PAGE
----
OKLAHOMA CITY — A proposed $1.50 per pack increase in the state cigarette tax backed by Republican leaders and the Oklahoma State Chamber lumbered from the House Appropriations and Budget Committee late Monday afternoon on a less-than-overwhelming vote.
As now written, House Bill 1841 by Rep. Leslie Osborn, R-Mustang, would ultimately direct revenue from the proposed tax increase into a Health Care Enhancement revolving fund for “activities eligible to be matched with federal Medicaid dollars or mental health safety net services.”
The increase, which would become effective Sept. 1, has a hard pull to become law.
Because it is a tax increase, it would have to secure at least 75 percent of the vote in both the House and the Senate. A similar proposal failed last year when House Democrats refused to back anything that did not include expansion of the state’s subsidized health insurance program for low-income workers.
On Monday, the House Appropriations and Budget Committee voted 17-10 for the measure, with six of eight Democrats and four of 19 Republicans opposed, a breakdown that does not bode well for finding the 76 votes needed for passage on the House floor.
Two Republican resignations in the House probably make leadership’s task all the more difficult. They reduce the number of members from 101 to 99 and the number of Republicans from 75 to 73 while changing the number of votes needed for passage.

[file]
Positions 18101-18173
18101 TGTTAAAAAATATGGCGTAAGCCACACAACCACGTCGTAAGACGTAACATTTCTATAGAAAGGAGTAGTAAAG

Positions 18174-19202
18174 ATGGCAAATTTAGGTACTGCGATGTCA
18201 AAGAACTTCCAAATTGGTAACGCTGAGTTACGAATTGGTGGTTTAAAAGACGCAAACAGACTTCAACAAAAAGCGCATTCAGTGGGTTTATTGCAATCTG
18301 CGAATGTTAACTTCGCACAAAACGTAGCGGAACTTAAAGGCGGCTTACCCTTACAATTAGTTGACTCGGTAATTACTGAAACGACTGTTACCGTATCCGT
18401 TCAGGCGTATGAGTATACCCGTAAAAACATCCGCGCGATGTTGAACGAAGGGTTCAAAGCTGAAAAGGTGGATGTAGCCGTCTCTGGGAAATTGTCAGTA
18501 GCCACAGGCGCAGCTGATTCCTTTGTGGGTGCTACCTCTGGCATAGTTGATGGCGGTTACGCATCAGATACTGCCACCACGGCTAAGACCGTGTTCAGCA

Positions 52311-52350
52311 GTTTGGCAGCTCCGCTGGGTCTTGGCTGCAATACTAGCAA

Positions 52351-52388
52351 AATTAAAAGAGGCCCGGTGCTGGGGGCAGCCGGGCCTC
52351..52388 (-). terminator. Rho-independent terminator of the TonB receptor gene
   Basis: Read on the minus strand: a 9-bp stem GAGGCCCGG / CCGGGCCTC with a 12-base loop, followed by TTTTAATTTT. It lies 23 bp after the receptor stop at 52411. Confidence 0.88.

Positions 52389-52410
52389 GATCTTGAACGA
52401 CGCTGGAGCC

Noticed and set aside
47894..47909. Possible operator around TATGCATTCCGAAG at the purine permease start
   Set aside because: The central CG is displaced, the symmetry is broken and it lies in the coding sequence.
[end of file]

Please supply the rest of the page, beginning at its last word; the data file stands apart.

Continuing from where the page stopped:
The Democratic minority, and particularly Minority Leader Scott Inman, D-Del City, have shown little interest in voting for a tax increase without revisiting recent cuts in state income and oil and gas tax rates.
On Monday, Inman and Rep. Emily Virgin, D-Norman, poked Osborn, the Appropriations and Budget Committee chairman, about failing rural hospitals, Oklahoma’s relatively high uninsured rate and whether GOP leaders could be trusted not to use the cigarette tax increase to shift revenue to other areas of government.
“I am not interested in being partisan,” Osborn said. “I’m not playing those games. If you look at the situation going forward, I’m offering what I believe is the best solution.”
“Is it a solution?” Inman responded. “I asked that, and you dodged the question. Is a $1.50 cigarette tax going to keep the hospital in Atoka (Speaker Charles McCall’s home town) open? I don’t believe it is.”
Gov. Mary Fallin’s fiscal year 2018 budget proposal included $257.8 million from a $1.50 cigarette tax increase. HB 1841, which would not take effect until two months into FY 2018, does not yet have a revenue estimate.
The bill calls for revenue collected in FY 2018 to be divided among six special funds to support health-care services.
The largest share, 45 percent, would go to Medicaid.
Beginning in FY 2019, the revenue would go to the Health Care Enhancement Fund to be appropriated by the Legislature for health care.
• The House passed and sent to the Senate a bill that would strengthen the prosecution’s hand in cases of rape by instrumentation in which the victim is unconscious or incapacitated. HB 1005, by Rep. Scott Biggs, R-Chickasha, is in part a response to a string of serial rapes on the University of Tulsa campus.
• The Common Education Committee advanced several measures dealing with teacher retention and recruitment and one that would require daily reciting of the Pledge of Allegiance in all public schools.